The libretto of this witty opera, written by Max Blonda, could easily be the script of a TV sit-com -- Lucille Ball and Desi Arnaz from the 1950s or the husband and wife from the cartoon Family Guy in the current decade. A husband and wife come home from a party. The husband complains that married life lacks sparkle and that his wife's friend, whom he's just met, is more attractive. The wife takes revenge by dressing up in a glamorous gown -- actually not hers -- and proclaiming her right to conduct an "open marriage". [No this is NOT a satire of Newt Gingrich; the opera had its premiere in 1929.] The husband predictably becomes jealous and sloppily cajoling. But the a guest arrives, despite the hour, the "famous opera tenor" whom the wife had attracted at the party. the wife flirts with him while the husband grovels. Finally the Tenor is shooed away, the wife slips out of her gown and into her housewife dress and the couple proclaim their happiness together in their mundane routine marriage. But a last interruption, the return of the Tenor with the wife's 'fashionable' friend, allows for the sort of madcap mayhem of a Marx Brothers film sung in contrapuntal twelve-tone musical density.
It is only the music that distinguishes this theatrical event from a sit-com or at best a stage play by David Mamet. What was a biting satire of "modern manners" in 1929 Germany seems tame today, when even Edward Albee's "Who's Afraid of Virginia Wolf" is regarded as a "period piece". The music, by Arnold Schoenberg, is another matter altogether. It sounds as bold and original as it did at its premiere, the chief difference probably being that orchestra members and singers are less daunted by it and better trained to sing it as Schoenberg intended. Schoenberg had hoped it would be a bigger success than it was, that it would be produced often and everywhere, but that didn't happen. The vocal score was too challenging for singers and the orchestration too quirky for the orchestras of the era. The orchestra for this 2010 staging was that of the Teatro La Fenice in Venice, with Eliahu Inbal conducting, and I can assure that they didn't muff a single note. The four characters -- husband Georg Nigl, wife Brigitte Geller, famous tenor Mathias Schulz, and friend Sonia Visentin -- sing their roles with complete musical authority. They also act their roles quite amusingly. It's a bit of good ol' cognitive dissonance to watch their corny antics and hear their ultra-intellectual tone rows.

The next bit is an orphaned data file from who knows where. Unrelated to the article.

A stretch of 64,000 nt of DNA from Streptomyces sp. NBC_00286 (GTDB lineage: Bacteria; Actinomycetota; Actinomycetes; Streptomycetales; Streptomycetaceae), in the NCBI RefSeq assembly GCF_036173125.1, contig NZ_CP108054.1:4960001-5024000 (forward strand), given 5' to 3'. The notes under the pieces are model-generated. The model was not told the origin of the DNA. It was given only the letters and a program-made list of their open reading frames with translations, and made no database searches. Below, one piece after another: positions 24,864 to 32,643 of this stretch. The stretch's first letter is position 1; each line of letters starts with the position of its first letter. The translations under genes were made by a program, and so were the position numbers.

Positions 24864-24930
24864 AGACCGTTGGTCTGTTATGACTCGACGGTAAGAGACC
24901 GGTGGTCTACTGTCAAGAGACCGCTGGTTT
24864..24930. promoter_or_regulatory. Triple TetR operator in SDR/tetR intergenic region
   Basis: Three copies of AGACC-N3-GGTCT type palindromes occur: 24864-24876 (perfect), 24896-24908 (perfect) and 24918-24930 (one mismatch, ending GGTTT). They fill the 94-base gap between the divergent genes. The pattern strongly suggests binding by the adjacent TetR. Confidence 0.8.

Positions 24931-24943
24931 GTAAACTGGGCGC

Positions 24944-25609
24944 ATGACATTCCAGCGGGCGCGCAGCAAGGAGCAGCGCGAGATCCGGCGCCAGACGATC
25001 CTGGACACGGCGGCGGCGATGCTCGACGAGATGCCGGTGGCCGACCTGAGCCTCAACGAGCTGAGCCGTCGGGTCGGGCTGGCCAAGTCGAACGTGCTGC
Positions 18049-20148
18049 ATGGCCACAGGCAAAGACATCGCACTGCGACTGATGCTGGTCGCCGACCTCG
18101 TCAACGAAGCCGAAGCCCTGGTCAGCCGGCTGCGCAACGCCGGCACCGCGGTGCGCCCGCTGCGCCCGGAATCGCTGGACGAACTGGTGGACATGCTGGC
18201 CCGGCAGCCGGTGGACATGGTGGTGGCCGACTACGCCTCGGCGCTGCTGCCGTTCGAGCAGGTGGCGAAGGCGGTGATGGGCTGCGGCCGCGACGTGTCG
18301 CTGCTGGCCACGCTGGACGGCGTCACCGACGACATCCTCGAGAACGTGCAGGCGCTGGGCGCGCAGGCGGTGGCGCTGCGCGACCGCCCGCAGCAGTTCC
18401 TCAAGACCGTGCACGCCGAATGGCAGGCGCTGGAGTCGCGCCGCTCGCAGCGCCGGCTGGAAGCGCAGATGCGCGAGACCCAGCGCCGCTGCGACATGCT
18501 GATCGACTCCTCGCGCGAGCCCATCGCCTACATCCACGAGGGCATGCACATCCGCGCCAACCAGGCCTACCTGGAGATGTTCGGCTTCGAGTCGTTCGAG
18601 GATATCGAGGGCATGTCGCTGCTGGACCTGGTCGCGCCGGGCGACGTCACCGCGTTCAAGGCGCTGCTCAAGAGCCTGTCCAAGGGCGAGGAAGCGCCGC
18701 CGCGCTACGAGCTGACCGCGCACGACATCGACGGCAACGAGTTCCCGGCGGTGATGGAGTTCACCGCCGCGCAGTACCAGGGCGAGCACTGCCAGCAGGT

The whole production is less that an hour in length, with a cast of just four singers plus a child who walks on to speak a few words; it's effectively a "chamber opera" in length but considerably larger in musical ambition, not a score you'll go home whistling, rather one that will absorb all the attention you can give it and then compel you to hear it again. For music of such complexity and intensity, the brevity of this opera is just right; you could take it as five hours of Verdi or Wagner concentrated and crystalized in one hour of Schoenberg.
Do I need to say something simpler? Okay. It's a delightful entertainment as well as a musical marvel.